Compensation for those at the top of the production department rose 15 percent to $96,100 in 2013, respondents said.

The gains weren’t evenly distributed though. There were stark dividing lines in several categories as, relatively, the rich got richer and the poor got poorer.

Those at the helm of larger operations got bumps as high as 21 percent, but salaries actually decreased for many with company revenue under $10 million, publication revenue under $3 million and those working for a single magazine. The disparities between big and small were to 2 or 3 times the typical gaps.

Gender gaps in pay also ballooned, as men made more, and women less, than the prior year. Males in department-leading roles drew an average salary of $111,500, while their female counterparts earned $73,900. The difference of $37,700 is almost triple what it was last year, and almost 5-times the 2011 figure.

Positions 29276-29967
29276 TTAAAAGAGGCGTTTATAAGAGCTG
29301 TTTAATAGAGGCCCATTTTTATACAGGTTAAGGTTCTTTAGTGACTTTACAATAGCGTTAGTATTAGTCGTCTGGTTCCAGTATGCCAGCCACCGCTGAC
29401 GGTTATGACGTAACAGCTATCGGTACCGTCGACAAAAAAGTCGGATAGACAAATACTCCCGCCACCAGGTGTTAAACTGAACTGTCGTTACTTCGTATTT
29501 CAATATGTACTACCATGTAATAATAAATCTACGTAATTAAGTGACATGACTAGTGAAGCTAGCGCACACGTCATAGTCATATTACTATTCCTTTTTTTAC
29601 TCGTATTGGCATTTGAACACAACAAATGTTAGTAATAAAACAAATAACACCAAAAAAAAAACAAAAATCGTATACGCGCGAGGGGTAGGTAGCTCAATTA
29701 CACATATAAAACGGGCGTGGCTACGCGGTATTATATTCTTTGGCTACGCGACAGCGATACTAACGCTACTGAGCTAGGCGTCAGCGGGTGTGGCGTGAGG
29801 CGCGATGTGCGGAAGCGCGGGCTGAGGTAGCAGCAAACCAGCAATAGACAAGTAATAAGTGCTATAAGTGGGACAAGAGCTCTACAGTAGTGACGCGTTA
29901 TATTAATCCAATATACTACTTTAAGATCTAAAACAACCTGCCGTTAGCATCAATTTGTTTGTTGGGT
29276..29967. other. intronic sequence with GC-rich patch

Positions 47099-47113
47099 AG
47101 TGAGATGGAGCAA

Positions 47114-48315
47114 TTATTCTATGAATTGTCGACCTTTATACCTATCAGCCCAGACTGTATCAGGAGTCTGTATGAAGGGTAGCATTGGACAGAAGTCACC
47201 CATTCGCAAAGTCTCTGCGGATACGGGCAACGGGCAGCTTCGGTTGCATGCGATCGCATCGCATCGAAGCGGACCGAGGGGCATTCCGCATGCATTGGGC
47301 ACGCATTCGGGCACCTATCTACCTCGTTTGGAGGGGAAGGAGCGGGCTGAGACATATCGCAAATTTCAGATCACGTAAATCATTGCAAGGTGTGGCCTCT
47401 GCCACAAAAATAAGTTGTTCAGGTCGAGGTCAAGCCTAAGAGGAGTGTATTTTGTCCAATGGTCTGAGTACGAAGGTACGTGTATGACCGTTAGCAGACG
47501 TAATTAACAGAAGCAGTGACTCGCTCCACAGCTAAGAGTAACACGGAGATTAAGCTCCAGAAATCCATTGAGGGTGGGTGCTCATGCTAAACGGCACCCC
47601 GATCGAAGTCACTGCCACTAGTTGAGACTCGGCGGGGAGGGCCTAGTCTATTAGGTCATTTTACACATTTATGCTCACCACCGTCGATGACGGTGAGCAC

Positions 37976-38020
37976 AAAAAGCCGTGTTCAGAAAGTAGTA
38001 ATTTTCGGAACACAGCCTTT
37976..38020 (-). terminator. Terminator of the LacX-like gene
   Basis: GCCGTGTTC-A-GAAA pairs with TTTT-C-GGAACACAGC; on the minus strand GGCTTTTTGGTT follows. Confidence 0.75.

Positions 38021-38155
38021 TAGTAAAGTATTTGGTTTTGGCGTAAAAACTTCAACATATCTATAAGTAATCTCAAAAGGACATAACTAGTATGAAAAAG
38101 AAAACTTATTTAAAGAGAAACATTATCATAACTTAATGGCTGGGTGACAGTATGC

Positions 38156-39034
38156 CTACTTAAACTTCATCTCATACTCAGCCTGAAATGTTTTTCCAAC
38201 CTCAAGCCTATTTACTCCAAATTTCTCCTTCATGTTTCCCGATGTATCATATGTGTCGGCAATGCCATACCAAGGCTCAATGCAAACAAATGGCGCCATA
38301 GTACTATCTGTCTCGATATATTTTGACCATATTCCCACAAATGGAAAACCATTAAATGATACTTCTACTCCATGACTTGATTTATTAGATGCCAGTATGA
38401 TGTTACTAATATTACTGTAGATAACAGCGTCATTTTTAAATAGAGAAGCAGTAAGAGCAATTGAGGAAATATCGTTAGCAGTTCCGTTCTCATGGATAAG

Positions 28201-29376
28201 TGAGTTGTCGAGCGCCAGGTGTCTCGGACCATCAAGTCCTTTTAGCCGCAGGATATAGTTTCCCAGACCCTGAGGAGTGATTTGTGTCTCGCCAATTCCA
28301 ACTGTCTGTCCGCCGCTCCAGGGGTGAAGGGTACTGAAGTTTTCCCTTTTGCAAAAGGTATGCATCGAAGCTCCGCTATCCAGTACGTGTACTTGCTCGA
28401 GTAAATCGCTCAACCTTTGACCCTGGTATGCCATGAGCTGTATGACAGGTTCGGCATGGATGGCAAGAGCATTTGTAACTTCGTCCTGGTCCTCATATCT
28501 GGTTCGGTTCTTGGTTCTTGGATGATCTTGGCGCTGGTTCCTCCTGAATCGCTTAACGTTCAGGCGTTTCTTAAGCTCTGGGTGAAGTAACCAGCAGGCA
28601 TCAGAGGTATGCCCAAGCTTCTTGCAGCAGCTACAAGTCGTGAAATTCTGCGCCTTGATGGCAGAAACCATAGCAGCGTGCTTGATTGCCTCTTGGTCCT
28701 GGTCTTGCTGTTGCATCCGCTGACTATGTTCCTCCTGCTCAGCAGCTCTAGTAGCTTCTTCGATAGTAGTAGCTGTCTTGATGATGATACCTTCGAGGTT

Education hadn’t been closely correlated to pay in the past with little historical difference between those who’d done post-grad work and those who hadn’t, but it emerged as a differentiator this year. Interestingly, those with no post-graduate study earned $11,000 more.

Like education, experience in a specific role was only loosely tied to pay in previous surveys, but that changed in 2013. Newer production execs out-earned veteran colleagues by $37,200.